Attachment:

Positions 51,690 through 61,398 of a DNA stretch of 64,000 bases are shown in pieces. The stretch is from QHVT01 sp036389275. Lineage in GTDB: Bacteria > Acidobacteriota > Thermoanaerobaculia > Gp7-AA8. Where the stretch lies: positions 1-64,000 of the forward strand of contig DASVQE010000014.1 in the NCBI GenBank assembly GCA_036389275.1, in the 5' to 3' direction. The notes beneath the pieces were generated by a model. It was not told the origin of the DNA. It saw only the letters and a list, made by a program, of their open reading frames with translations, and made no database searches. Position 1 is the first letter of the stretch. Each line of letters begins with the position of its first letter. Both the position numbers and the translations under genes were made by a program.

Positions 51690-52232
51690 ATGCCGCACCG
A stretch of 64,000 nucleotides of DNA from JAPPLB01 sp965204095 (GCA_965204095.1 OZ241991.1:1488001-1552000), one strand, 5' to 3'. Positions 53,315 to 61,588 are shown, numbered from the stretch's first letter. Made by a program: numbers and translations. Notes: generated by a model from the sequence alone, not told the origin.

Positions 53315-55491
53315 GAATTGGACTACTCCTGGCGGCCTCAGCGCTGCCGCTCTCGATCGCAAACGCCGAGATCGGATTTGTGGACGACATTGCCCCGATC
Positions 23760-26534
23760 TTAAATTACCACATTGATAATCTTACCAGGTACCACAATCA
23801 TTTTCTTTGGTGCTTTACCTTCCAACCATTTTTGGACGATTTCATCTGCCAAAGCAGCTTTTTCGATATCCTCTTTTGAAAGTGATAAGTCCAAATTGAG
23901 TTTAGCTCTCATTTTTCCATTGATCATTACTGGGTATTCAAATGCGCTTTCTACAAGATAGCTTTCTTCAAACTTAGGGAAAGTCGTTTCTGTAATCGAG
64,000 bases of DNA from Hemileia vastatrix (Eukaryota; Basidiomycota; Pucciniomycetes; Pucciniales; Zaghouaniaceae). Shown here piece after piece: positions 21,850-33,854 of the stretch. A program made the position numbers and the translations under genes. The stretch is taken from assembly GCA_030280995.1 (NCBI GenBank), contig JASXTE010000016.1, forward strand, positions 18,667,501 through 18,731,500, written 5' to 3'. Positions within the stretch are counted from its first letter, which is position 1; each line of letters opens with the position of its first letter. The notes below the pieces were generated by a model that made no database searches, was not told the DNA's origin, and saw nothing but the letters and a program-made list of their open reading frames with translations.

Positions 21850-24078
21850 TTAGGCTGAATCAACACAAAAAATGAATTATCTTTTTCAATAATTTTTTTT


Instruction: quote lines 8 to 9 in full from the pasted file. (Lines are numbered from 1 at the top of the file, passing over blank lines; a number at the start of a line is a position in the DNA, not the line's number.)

23760 TTAAATTACCACATTGATAATCTTACCAGGTACCACAATCA
23801 TTTTCTTTGGTGCTTTACCTTCCAACCATTTTTGGACGATTTCATCTGCCAAAGCAGCTTTTTCGATATCCTCTTTTGAAAGTGATAAGTCCAAATTGAG